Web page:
To test the extent to which the quality of the language assessment might influence the effect sizes derived from each study, we performed a sensitivity analysis. A “potentially low-quality language assessment” binary indicator was created for studies receiving a rating of 3, 4, or 5 on our language assessment quality rating (see Table 1). When this indicator was entered into a meta-regression for total problem behaviors, the resulting coefficient was nonsignificant (−0.12; P = .22). These results reveal that the quality of language assessment did not significantly impact the results of our analyses. Additionally, a “leave-1-out” analysis was performed by systematically running the total problem behaviors analysis, leaving 1 study out each time to assess each study’s individual impact on the results. The exclusion of any 1 study did not significantly impact the results (minimum average effect size = 0.41; maximum average effect size = 0.45).

To test for the presence of publication bias, or the selective publication of only significant effect sizes, a publication bias analysis was performed in R by using the metafor package.65 This analysis was done separately for averaged total problem, internalizing, and externalizing measures from each study. For externalizing measures, there was no evidence of publication bias according to Egger’s linear regression test (z score = 1.32; P = .19). Conversely, there was evidence of publication bias for total problem behaviors and for internalizing effect sizes. Egger’s linear regression test revealed significant asymmetry in the total problem behavior funnel plot (z score = 2.62; P < .01) and the internalizing funnel plot (z score = 2.97; P < .01) (funnel plots available in Supplemental Information), suggesting the presence of publication bias. A “trim-and-fill” analysis was conducted, wherein additional artificial effect sizes (in this case representing small or negative effect sizes) are added to balance the funnel plot. The resulting modified random effect size estimate continued to be significant for both types of analyses (total problem behaviors: unstandardized coefficient = 0.41; P < .001; internalizing behaviors: unstandardized coefficient = 0.27; P < .001), suggesting that even after accounting for publication bias, children diagnosed with language disorders have higher rates of total problem behaviors and internalizing behaviors compared with their typically developing peers.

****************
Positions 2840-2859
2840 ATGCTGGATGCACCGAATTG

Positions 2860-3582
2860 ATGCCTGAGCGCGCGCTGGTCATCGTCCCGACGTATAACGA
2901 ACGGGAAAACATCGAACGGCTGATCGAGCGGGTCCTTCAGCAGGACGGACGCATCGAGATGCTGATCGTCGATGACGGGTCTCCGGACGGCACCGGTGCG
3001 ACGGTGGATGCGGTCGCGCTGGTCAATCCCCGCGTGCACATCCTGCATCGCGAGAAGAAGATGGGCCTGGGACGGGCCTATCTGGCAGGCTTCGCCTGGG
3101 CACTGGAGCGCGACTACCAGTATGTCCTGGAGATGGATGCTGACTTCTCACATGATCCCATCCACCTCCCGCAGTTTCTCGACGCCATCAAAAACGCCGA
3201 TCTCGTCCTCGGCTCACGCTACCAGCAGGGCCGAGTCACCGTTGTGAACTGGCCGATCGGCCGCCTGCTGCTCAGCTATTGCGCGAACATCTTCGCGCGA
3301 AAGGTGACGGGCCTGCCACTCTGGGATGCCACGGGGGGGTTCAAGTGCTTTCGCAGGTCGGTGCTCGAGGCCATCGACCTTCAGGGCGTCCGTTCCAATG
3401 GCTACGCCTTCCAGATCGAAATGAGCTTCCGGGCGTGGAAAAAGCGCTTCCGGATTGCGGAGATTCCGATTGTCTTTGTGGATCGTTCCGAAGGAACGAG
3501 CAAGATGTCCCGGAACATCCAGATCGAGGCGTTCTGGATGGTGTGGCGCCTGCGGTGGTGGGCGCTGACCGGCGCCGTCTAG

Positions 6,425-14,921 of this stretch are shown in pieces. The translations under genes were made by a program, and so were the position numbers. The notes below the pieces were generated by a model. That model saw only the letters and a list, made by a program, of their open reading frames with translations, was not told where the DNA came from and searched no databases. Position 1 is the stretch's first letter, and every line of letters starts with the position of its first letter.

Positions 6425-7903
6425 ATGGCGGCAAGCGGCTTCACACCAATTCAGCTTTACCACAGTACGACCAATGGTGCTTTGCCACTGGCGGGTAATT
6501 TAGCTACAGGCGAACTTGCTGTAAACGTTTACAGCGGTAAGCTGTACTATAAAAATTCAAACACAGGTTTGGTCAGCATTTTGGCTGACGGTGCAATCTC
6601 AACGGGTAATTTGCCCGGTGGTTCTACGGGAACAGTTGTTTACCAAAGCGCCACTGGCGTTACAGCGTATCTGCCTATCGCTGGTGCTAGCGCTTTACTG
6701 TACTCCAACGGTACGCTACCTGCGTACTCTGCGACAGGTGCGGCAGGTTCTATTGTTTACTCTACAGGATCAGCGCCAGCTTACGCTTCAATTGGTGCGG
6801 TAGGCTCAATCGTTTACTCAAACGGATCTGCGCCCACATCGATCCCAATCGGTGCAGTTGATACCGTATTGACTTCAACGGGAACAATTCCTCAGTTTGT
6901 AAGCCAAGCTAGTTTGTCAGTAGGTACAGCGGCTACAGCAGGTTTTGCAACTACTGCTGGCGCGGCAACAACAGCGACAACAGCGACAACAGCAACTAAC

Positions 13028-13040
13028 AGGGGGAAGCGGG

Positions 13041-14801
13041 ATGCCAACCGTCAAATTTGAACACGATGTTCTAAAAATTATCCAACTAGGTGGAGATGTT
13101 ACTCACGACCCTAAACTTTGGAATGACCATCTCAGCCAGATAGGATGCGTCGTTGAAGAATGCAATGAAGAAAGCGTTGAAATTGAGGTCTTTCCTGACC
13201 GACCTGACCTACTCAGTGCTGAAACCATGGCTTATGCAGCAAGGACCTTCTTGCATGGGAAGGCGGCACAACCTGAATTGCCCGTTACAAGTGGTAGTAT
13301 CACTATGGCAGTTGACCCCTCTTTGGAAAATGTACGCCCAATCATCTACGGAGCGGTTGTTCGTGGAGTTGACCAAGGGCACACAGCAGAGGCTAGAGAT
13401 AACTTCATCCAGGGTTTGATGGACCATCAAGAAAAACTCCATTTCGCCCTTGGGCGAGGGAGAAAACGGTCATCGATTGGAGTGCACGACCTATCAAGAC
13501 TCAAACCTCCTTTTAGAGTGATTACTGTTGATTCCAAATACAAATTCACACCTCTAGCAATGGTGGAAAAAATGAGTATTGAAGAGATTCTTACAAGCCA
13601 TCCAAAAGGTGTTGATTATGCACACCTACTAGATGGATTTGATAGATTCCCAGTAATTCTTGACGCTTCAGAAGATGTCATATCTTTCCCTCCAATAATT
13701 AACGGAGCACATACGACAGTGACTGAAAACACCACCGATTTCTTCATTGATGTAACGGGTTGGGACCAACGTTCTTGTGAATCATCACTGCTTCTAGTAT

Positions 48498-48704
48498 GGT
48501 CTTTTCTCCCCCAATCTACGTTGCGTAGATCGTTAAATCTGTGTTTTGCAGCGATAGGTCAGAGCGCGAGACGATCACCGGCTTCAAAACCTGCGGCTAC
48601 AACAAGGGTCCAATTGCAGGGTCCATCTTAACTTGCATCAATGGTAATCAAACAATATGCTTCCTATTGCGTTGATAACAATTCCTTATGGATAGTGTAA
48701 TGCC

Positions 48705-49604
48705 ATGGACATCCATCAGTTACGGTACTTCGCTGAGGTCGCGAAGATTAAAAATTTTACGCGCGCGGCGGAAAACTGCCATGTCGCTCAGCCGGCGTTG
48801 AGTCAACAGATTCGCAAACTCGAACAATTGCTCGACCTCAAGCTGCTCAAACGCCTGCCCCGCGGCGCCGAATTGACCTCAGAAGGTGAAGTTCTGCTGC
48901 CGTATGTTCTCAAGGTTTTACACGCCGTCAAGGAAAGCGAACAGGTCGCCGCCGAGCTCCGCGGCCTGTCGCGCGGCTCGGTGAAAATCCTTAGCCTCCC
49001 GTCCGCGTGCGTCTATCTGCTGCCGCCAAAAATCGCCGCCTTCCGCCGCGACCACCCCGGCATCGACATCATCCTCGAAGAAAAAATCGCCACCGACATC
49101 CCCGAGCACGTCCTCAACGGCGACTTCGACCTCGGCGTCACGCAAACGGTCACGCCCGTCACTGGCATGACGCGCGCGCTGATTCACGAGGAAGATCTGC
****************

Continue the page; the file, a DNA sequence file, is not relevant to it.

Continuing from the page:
Finally, a sensitivity analysis for the value of ρ, or the assumed within-study correlation value, was conducted as specified by Hedges et al59. This value was systematically varied from 0 (no between-measure correlation) to 1 (perfect between-measure correlation), with little change to any parameter estimates, strengthening our confidence in the results of these analyses.

The results of this meta-analysis revealed that children with language disorders display greater rates of problem behaviors as compared with their typically developing peers. More nuanced patterns of associations also emerged, such that there is a greater association between language disorder status and problem behaviors in older children than in younger children, and that, although teachers’ ratings of problem behaviors were higher than parents’ or research observations overall, this difference was no longer significant once children’s age was accounted for. Furthermore, there was no difference between the associations of language disorders with internalizing as compared with externalizing behaviors.

There are important considerations to make when investigating associations between language and problem behaviors in cross-sectional studies, as was done in this meta-analysis. One is that early-identified language disorders may in fact reflect only mild language delays. Consequently, the increasing effect size over time that we observed in this sample of studies may reflect diagnostic inaccuracy in identifying children with language delays early in life. Another consideration is the potentially compounding influence of other life domains that are impacted by language disorders. Developmental language disorder has been associated with poor peer relationships, increased bullying by other children, and poor academic skills.66 These problems in turn have been linked with both internalizing and externalizing problems.67,68 The greater association between language and problem behaviors in older children observed in this sample of studies may be mediated through the detrimental effect that language disorders have on other areas of development. This possibility is especially important when thinking about intervention approaches for children with co-occurring language disorders and problem behaviors; it may be that addressing the use of language to improve social and academic functioning may improve problem behaviors. To address these questions, a longitudinal population-based study is needed, with dimensional associations between language abilities and problem behaviors tracked over time in all children, as well as measurements regarding the potential mediating roles of peer relations and academic skills.